That’s a total of $623,705 given to our community in three weeks. Obviously, this was a unique event. We don’t have this kind of expense on a yearly basis. However, there is no question that if something happened tomorrow, our people would do the exact amount of giving again.

We Are Just One Example

We are just one church. I can cite what we did simply because I know the inside story and can run the numbers. What I can’t specifically calculate is all the work many churches did in a short span of time. My guess is that the work would easily have a dollar amount that would top $1 million. (See: When It’s Cool to Mock Christianity)

There is an aspect of me that wouldn’t mind churches paying property taxes. Maybe, in part, it would cut down on some of the scam artists who use religion in order to make themselves rich. Yet I worry that taxing the church would do more harm than good. For our church, it would mean fewer resources to help those around us. For other churches, it could threaten their existence and end meaningful communities for some of our most vulnerable citizens.

4 Responses to The Economic Impact of One Church
  1. Lew Reply

    Kevin, thanks for sharing this info. Maybe more people will see the impact of others living out the love of Christ for their neighbors as a result. Wonder what the national picture would look like given the flooding in other areas as well. Too bad a national media outlook doesn’t pick up on this. Maybe Fox News – lol.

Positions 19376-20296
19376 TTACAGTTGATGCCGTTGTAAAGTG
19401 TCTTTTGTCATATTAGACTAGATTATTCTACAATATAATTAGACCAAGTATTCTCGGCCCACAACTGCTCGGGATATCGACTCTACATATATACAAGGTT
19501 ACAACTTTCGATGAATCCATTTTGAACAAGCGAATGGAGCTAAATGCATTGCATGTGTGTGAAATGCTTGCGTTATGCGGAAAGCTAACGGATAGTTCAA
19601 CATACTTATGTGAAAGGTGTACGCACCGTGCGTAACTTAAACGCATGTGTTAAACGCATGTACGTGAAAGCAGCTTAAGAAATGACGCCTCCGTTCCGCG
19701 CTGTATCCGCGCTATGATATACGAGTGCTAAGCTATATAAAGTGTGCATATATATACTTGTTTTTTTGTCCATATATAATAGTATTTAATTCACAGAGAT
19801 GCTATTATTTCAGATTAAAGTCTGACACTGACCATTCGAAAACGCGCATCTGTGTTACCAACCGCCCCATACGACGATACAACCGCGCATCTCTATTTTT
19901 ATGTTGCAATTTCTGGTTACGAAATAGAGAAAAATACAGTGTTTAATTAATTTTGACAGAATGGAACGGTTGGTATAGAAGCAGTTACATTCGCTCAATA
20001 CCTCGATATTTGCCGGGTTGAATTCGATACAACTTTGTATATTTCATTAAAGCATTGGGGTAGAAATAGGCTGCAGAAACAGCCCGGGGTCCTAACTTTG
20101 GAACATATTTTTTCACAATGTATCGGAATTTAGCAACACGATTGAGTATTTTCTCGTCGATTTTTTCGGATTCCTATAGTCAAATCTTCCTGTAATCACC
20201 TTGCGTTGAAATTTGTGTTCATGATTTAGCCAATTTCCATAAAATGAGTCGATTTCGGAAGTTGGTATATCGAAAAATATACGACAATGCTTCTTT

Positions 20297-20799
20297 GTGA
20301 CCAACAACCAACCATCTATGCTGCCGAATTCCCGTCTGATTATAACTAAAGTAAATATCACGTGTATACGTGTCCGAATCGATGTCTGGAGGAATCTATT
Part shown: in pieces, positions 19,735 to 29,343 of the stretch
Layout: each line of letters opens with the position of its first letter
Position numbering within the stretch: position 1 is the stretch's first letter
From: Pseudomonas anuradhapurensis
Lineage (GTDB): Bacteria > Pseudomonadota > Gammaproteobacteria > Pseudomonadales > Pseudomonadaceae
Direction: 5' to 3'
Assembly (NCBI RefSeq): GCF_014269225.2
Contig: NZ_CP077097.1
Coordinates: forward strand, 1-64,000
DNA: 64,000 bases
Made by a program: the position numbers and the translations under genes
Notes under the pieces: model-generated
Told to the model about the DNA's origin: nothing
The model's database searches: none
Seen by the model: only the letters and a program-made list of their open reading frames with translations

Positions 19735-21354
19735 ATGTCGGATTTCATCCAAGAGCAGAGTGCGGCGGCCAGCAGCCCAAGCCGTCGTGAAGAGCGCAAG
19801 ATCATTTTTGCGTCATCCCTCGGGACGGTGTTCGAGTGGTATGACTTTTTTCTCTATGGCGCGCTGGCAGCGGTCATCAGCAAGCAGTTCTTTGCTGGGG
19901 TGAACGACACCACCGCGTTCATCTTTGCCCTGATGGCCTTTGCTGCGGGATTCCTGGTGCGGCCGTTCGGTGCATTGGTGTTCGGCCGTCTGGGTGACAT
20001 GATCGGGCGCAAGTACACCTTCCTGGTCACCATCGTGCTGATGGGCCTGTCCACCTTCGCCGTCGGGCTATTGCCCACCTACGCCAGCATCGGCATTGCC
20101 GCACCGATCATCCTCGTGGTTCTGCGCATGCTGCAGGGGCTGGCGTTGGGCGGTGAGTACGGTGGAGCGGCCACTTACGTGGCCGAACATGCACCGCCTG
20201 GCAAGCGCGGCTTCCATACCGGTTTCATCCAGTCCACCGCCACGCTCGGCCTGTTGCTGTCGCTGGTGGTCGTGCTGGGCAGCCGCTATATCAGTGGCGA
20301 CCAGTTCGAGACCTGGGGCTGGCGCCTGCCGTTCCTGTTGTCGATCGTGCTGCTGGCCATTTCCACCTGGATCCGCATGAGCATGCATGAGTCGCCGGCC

2. Ron Haines Reply

    Yes , and on top of that , when the churches don’t get involved , the Govt has a way of getting involved but in a totally Godless fashion causing a social dependency on
    The Govt .

  3. Ken Adney Reply

    So proud of what our church members did through your marvelous leadership Kevin. Thanks so much.

  4. Rebecca Ann Whitney Reply

    Very eye opening and impressive article.
    Personally I have never had a problem with churches being exempt.
    Putting the numbers together to show people some actual figures and value that churches add and give to the community makes a clear case for leaving churches tax status alone.